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Review of Goals and Plans for NASA’s Space and Earth Sciences Exploration is a key step in the search for fundamental and systematic understanding of the universe around us. Exploration done properly is a form of science. Both robotic spacecraft and human spaceflight should be used to fulfill scientific roles in NASA’s mission to explore. When, where, and how they are used should depend on what best serves to advance intellectual understanding of the cosmos and our place in it and to lay the technical and cultural foundations for a space-faring civilization. Robotic exploration of space has produced and will continue to provide paradigm-altering discoveries; human spaceflight, although fraught with challenges, now presents a clear opportunity to change our sense of our place in the universe. The targets for exploration should include the Earth where we live, the objects of the solar system where humans may be able to visit, the broader solar system including the Sun, and the vast universe beyond. The targets should be those that have the greatest opportunity to advance our understanding of how the universe works, who we are, where we came from, and what our ultimate destiny is. Preparation for long-duration human exploration missions should include research to resolve fundamental engineering and science challenges. More than simply development problems, those challenges are multifaceted and will require fundamental discoveries enabled by crosscutting research that spans traditional discipline boundaries. In conducting the review, the panel benefited greatly from the guidance of its parent board, the Space Studies Board, as well as from inputs from the standing committees of the Space Studies Board.c The panel was briefed in detail on each of the roadmaps by one of the co-chairs of the NASA committees that developed the roadmaps. Each of the six roadmaps was evaluated using as guidance the charge for this task described in the Preface. Because of the overlapping issues in several roadmaps (such as those involving, for example, the origins of the universe and the search for Earth-like planets, both of which utilize some of the same instruments), some crosscutting issues affecting those roadmaps are noted in the relevant chapters. In Chapter 7, the panel identifies some overarching issues for all of NASA space and Earth science and articulates general principles that the panel believes merit application as NASA proceeds with its strategic planning process to formulate the total exploration program. In the chapters that follow, the panel has attempted to note where important gaps exist in the science proposed in the roadmaps. The panel is well aware that, collectively, the projects already proposed in the roadmaps likely exceed NASA resources. Nevertheless, the panel discusses areas of science that it believes should compete, along with the areas cited in the roadmaps, for a place in the integrated mission planning. Clearly, the various areas will have to be prioritized in NASA’s integrated planning process. In Chapter 7 the panel discusses criteria for establishing priorities. The panel is also aware that NASA does not currently plan to revise or update the roadmaps reviewed here. Rather, it is expected that NASA will use the roadmaps to inform its development of an integrated research strategy. However, to avoid constant repetition of these points, the panel has structured much of its advice in the following chapters to suggest how the individual roadmaps could be improved. There was considerable variation in the content, structure, and scope of the individual roadmaps, which is reflected in the organization of the advice provided in the report chapters. It is the panel’s intent and expectation that NASA will take this advice into consideration as it determines how the roadmaps will be used, either individually or collectively, during the development of a research strategy. Finally, the panel notes that it recognized that NASA’s roadmapping effort, performed simultaneously across multiple fields for integration in an overall strategy, was in many ways a trial run c   The standing committees are the Committee on Astronomy and Astrophysics, the Committee on Planetary and Lunar Exploration, the Committee on Solar and Space Physics, the Committee on the Origins and Evolution of Life, and the Committee on Earth Studies.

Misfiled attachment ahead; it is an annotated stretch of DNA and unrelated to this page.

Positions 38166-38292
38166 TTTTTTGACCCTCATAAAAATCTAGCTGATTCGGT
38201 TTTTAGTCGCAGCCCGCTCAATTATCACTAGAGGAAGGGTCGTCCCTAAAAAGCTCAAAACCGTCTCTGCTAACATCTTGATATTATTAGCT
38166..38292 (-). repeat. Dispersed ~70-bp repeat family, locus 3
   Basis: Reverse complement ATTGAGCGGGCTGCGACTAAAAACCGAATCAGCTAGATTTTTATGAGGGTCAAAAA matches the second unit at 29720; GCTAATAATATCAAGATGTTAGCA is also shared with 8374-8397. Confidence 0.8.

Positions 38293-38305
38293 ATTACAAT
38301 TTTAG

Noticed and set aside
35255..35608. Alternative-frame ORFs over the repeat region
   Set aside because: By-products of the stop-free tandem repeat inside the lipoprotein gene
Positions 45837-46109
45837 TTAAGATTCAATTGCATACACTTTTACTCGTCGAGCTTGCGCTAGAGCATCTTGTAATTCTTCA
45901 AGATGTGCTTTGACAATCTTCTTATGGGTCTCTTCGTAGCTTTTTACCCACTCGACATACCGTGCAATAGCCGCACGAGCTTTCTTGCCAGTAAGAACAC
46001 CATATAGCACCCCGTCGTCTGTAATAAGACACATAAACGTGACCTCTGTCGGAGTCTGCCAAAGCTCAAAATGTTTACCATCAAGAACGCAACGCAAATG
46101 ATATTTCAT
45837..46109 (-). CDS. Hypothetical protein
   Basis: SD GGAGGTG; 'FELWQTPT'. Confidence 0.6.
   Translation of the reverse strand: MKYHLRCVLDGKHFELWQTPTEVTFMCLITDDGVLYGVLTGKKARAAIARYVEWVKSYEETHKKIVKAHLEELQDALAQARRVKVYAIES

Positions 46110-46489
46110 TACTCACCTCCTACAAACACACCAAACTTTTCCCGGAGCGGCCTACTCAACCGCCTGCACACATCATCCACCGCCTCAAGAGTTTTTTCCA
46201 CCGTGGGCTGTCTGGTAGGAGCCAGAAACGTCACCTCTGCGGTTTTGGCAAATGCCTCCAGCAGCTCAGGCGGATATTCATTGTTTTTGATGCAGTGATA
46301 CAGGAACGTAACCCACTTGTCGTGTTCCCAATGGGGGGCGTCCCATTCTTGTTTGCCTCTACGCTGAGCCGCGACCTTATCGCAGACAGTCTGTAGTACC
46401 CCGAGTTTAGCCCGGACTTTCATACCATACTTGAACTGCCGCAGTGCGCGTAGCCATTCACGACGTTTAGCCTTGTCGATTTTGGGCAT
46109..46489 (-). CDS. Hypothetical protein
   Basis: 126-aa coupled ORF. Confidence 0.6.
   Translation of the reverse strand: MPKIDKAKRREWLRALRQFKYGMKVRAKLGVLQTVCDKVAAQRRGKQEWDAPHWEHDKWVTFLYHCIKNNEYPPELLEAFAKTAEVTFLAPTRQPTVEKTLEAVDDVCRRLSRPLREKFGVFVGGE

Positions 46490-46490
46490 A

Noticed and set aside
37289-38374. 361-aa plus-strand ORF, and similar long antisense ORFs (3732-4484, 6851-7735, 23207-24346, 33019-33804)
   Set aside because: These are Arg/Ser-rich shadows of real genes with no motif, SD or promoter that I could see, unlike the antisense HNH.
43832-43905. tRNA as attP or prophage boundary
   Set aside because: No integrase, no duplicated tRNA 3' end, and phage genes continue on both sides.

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Review of Goals and Plans for NASA’s Space and Earth Sciences for future roadmapping activities, and the panel urges future roadmap committees to better incorporate existing NRC guidance into their plans. REFERENCES 1. National Aeronautics and Space Administration (NASA), Advanced Planning and Integration Office. 2005. Robotic and Human Exploration of Mars. NASA, Washington, D.C. Available at <www.hq.nasa.gov/office/apio/pdf/mars/mars_roadmap.pdf>. 2. NASA, Advanced Planning and Integration Office. 2005. SRM 3—The Solar System Exploration Strategic Roadmap. NASA, Washington, D.C. Available at <www.hq.nasa.gov/office/apio/pdf/solar/solar_roadmap.pdf>. 3. NASA, Advanced Planning and Integration Office. 2005. The Search for Earth-like Planets. NASA, Washington, D.C. Available at <www.hq.nasa.gov/office/apio/pdf/earthlike/earthlike_roadmap.pdf>. 4. NASA, Advanced Planning and Integration Office. 2005. Universe Exploration: From the Big Bang to Life. NASA, Washington, D.C. Available at <www.hq.nasa.gov/office/apio/pdf/universe/universe_roadmap.pdf>. 5. NASA, Advanced Planning and Integration Office. 2005. Exploring Our Planet for the Benefit of Society: NASA Earth Science and Applications from Space Strategic Roadmap. NASA, Washington, D.C. Available at <www.hq.nasa.gov/office/apio/pdf/earth/earth_roadmap.pdf>. 6. NASA, Advanced Planning and Integration Office. 2005. Sun-Solar System Connection. NASA, Washington, D.C. Available at <www.hq.nasa.gov/office/apio/pdf/sun/sun_roadmap.pdf>.